As he neared 28 months, we wanted to know why his speech was still so delayed. SKI-HI assessments failed to show us the missing piece. I started to ask my work permission to attend EI groups during the day. I still remember hearing the words “language deprivation” and about the critical period for language learning. What I read freaked me out even more. I was desperate to quit my job but I couldn’t; we needed the money. I couldn’t be fully present at the group EI sessions held only during my workday. I panicked. He was nearly three. Since I was 100% commission, I had to step out for calls. My mom told me to ask about intermittent family leave from her years in human resources. Our pediatrician had no problem signing off on that paperwork while I was still in persuasion mode. With my job protected by the Family Medical Leave Act (FMLA), I could better focus on early intervention, other appointments, and working with Zander.
We also took him out of daycare. My husband would drop him off in the noisy two-year-old room with 24 kids and two adults. No one encouraged him to sit near the teacher at circle time, instead letting him wander off and stare out the window. Despite those visits (weekly at this point) with EI, childcare was not a language-rich place for him. I was thrilled to spend two days focusing on his learning needs.
I didn’t understand what I needed to do. When our EI folks said “you need to sign to your son,” I didn’t truly know what the purpose was or why I should read with him every day. I tried not to compare him to the other kids whose mothers had quit working, they seemed so far ahead. I was trapped in a sense by a good salary, and couldn’t see a way out.
Because of my son’s journey, I felt a calling to get into audiology, mentioning it one day to an educational audiologist at EI. I laughed it off, telling her I’d be 40 before I graduated from the program. She said, “Kasey, that’s still 25 years in a very fulfilling career.” My eye-opening moment: the thought of 30 more years in sales filled me with dread. I met with advisors and was able to finish my bachelor’s degree online on top of taking prerequisites for the doctoral audiology program. I was on the ultimate fast track to change my career.
After six months of intermittent family leave, Zander entered a total communication preschool following his first IEP. A speech pathologist felt he had a language delay only ten minutes after meeting him, outside of hearing loss. We had a few months of progress, then the pandemic shutdown. A three-year-old is not a great fit for online preschool, nor were we equal to the task of teaching him through homework assignments on the Seesaw app while trying to work, raise a newborn, and focus on sales that had disappeared during the lockdown.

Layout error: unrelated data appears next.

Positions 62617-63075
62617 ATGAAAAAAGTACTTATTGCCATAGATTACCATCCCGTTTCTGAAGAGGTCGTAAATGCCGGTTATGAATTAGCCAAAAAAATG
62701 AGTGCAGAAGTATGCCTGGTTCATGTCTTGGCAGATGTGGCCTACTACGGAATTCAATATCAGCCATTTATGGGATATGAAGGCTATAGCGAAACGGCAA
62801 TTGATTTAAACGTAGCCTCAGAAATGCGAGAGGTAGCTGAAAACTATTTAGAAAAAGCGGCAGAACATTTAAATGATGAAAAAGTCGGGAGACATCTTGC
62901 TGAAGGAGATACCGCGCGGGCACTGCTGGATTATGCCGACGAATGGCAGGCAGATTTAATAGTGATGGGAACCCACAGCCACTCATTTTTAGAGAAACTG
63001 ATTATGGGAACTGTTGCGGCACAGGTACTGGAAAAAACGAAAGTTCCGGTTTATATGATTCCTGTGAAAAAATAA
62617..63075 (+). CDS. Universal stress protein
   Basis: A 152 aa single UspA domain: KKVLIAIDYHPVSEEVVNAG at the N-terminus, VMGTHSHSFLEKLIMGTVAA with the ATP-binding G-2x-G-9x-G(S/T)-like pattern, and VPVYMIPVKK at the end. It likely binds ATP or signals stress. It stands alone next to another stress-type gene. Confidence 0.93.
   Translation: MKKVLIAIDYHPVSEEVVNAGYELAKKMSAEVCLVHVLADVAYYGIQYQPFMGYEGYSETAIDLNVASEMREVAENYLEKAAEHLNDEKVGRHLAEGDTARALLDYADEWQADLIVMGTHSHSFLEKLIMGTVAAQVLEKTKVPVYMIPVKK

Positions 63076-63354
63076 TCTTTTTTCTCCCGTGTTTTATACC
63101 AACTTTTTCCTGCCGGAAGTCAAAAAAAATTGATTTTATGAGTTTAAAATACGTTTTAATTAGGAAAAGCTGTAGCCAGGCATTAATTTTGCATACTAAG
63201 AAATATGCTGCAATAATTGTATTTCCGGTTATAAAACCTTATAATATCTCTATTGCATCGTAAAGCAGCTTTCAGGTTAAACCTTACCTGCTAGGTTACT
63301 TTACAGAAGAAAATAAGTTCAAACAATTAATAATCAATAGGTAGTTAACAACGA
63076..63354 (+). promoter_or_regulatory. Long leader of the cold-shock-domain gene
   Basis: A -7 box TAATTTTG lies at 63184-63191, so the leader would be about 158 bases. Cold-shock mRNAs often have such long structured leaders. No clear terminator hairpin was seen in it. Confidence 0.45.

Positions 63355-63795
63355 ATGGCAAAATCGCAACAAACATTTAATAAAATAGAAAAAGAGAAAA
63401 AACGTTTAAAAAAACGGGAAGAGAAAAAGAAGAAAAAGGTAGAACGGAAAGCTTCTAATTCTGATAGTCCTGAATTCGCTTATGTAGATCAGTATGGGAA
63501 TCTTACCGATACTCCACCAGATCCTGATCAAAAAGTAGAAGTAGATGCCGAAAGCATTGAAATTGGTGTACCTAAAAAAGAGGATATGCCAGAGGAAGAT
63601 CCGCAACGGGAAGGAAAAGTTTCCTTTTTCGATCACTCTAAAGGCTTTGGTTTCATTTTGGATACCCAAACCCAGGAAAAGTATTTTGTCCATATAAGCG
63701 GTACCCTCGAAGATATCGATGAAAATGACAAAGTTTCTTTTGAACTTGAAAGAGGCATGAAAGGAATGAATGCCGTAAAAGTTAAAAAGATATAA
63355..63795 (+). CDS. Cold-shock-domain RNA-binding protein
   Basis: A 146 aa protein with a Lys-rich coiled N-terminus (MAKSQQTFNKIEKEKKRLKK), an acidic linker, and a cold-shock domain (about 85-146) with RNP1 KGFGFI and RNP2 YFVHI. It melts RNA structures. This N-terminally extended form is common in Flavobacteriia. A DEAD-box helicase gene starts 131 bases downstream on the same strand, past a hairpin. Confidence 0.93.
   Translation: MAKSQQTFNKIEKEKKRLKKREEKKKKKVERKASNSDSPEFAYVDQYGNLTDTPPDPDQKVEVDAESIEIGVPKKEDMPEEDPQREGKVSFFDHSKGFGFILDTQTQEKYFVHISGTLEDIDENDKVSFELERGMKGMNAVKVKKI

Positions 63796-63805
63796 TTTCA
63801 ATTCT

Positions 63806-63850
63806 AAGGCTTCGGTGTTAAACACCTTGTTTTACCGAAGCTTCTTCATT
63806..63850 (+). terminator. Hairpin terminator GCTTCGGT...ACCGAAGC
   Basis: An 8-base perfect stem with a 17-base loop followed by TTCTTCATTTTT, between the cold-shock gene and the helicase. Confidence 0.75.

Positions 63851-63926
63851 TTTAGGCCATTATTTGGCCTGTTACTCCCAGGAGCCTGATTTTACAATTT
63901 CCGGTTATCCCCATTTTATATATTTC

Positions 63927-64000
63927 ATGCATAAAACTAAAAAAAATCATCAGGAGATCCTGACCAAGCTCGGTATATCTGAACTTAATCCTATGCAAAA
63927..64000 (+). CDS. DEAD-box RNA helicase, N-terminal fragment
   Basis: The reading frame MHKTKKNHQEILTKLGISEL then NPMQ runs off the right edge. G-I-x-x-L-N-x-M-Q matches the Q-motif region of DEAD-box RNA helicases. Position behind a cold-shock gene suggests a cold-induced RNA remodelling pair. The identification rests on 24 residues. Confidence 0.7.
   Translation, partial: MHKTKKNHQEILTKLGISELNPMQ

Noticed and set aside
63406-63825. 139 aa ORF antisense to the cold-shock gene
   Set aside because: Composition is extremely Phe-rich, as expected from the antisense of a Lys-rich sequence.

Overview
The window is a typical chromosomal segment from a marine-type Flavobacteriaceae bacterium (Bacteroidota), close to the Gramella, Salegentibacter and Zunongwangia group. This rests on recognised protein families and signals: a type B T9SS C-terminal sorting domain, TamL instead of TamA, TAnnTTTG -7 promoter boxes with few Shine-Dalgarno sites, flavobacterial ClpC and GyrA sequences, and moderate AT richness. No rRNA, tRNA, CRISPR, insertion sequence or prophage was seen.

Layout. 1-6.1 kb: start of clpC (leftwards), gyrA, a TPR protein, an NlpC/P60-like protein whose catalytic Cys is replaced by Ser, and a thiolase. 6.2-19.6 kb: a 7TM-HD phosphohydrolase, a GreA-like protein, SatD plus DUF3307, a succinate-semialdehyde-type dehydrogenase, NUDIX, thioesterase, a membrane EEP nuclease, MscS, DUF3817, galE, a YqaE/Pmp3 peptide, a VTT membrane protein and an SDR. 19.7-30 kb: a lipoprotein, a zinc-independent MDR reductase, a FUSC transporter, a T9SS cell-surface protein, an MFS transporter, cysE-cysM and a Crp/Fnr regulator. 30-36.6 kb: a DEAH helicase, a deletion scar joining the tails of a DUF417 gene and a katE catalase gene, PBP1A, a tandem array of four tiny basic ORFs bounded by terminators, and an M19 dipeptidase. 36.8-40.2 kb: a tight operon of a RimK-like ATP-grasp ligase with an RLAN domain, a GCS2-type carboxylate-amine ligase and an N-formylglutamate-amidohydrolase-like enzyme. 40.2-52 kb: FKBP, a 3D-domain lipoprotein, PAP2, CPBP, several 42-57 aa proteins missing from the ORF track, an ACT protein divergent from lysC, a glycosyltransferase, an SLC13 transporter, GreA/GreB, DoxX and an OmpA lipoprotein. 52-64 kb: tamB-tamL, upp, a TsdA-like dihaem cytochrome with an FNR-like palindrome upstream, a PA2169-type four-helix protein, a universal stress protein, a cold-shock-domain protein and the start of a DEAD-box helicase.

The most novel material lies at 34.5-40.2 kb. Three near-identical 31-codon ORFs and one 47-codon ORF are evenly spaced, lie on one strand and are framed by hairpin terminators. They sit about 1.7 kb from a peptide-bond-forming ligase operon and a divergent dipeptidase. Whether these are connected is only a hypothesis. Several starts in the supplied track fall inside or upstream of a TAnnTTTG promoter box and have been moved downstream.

A New Diagnosis
When Zander returned to preschool in the spring of 2021, the educational audiologist noted concerns with Zander’s responses. He wasn’t easy to test. EI had recently helped him learn how to drop the block when he heard a sound for Conditioned Play Audiometry in the soundbooth, but he still wasn’t consistent enough. Around his 4th birthday, Zander got a new label: Bilateral EVA or Enlarged Vestibular Aqueducts (EVA), a condition from birth that causes progressive loss. When his educational audiologist mentioned a cochlear implant, I hesitated. Our county is very Deaf Culture-centric, even in early intervention. We couldn’t take away his Deaf identity. Thankfully, a para in his class who was Deaf told me that her husband was also Deaf and used cochlear implants. Zander could have the best of both worlds, too.
Today, he is thriving in kindergarten with a cochlear implant and hearing aid. The language disability label was removed at his triennial. Knowing what I know now, I can’t help but see what could have or should have happened. At every point, from his multiple screenings, early intervention, and audiology, missed opportunities to prevent his delays occurred. Looking back, when asked how Zander was doing, I would smile and say, “Fine!” I had no idea where he should be and what to ask. Subconsciously, I felt that any issues were a reflection on us. Now, I have a dream of being an audiologist who can sign, who can connect with working parents like me, and do my best to engage parents in these critical early years of language learning.